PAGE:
wow chia drink

A British business is to launch Europe’s first chia seed drink after winning EU ‘novel food’ approval to use the seeds in a beverage.

Wow Chia, set to launch in Whole Foods Market by the end of October, followed by German retailer Kaisers in November, is a mix of high pressure processed cold-pressed fruit juice, with 4% chia seeds. It will be sold in a 250ml single-serve format (rsp: £2.89) in four flavours: apple & kiwi, orange & mango, pineapple & lemon, and watermelon & pomegranate.

The London-based brand was created by entrepreneurs Oliver Dickinson and Rory Paterson in 2014, after he used a homemade drink containing the seeds as a makeshift hangover cure. Since then, the company has been awaiting approval for the product. Although the process went through the EC, it required all 28 member states to consider the application, as

Chia is classed as a ‘novel food’ and, before Wow Chia, approval had only been given for its use as in ingredient in bread and cereals.

Wow Chia is manufactured in the Netherlands with chia seeds sourced in Bolivia. Along with the drinks, the brand is also introducing pouches of whole and milled chia seeds, and chia oil - also the first product of its kind to receive EU approval.

Although new to Europe, chia drinks are well established in the US since the category was pioneered by Mamma Chia in 2010.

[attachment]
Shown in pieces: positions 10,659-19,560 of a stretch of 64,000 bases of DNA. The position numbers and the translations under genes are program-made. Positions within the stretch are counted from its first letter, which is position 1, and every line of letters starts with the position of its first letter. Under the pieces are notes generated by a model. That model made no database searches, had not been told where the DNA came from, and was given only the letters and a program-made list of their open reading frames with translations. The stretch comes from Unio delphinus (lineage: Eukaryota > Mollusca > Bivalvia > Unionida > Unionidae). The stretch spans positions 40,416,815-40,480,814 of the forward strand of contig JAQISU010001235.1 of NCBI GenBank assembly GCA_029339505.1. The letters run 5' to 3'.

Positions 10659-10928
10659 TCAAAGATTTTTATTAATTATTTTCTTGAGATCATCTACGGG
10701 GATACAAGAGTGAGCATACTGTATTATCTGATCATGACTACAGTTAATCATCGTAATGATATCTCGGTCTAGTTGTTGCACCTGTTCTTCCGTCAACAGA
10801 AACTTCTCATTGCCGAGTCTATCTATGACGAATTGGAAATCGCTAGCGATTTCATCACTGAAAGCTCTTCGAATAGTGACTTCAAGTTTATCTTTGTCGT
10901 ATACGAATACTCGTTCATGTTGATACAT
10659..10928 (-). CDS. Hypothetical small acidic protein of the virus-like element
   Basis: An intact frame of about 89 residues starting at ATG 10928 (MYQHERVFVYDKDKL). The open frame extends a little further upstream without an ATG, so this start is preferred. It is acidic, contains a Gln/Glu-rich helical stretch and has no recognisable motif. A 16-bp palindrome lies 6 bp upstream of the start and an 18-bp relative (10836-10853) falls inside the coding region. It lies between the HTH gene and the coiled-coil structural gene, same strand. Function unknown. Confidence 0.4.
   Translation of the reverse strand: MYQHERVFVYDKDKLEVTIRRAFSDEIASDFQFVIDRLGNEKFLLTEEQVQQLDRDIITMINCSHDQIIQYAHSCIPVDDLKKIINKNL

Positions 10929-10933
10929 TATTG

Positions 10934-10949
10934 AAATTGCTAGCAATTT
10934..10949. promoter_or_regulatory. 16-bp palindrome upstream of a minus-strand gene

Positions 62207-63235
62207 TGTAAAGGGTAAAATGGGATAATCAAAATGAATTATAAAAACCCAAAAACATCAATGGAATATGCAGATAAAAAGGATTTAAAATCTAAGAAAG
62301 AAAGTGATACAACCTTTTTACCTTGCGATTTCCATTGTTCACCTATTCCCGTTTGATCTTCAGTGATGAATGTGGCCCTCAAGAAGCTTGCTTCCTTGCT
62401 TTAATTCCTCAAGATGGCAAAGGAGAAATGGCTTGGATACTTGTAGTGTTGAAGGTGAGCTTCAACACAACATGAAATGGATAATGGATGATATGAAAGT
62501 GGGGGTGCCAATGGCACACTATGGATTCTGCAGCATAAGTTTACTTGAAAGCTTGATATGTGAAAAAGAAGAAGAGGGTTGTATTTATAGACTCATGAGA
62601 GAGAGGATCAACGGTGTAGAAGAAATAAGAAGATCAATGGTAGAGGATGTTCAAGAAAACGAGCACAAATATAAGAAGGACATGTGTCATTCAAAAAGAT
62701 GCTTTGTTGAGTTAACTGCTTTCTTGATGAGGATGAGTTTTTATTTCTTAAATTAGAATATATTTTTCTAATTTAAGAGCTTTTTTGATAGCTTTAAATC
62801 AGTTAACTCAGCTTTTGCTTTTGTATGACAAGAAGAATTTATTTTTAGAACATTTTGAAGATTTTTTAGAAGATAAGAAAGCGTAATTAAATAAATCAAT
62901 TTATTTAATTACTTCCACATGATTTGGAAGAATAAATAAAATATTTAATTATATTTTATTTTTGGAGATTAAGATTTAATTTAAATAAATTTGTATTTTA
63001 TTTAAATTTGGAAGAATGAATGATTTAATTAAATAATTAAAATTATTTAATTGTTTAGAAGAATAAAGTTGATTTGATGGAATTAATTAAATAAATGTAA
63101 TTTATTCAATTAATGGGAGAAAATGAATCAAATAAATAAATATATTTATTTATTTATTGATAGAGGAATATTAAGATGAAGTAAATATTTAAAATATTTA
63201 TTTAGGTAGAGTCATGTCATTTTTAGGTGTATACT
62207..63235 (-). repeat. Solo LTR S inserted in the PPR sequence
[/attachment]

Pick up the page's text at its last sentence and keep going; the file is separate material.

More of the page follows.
Dickson said his aim with the drink was to create “as strong a functional product offering as possible - which went beyond just one of your 5 a day.”

A 250ml serving has 6.4g of protein and 6g of fibre. It also contains omega-3 and 6, and a similar amount of calcium to a glass of milk.”The presence of fibre is particularly powerful because it’s usually non-existent in fruit juice drinks,” said Dickinson. “This is partly to blame for the backlash against juicing because there’s nothing to stop the breakdown of sugar in the body. Its presence in ours will help combat that.”

Branding expert Claire Nuttall said she expected chia drinks to eventually replicate their popularity in the US. “The mouthfeel can be an issue for some, it’s a love-hate thing, but people who love it become advocates quite quickly,” she said.

“Chia drinks and snacks are definitely going to go places. I think the whole movement towards protein-rich food and drinks will also aid both this brand and the chia category’s rise to success. Education in the early days will be key to uptake.”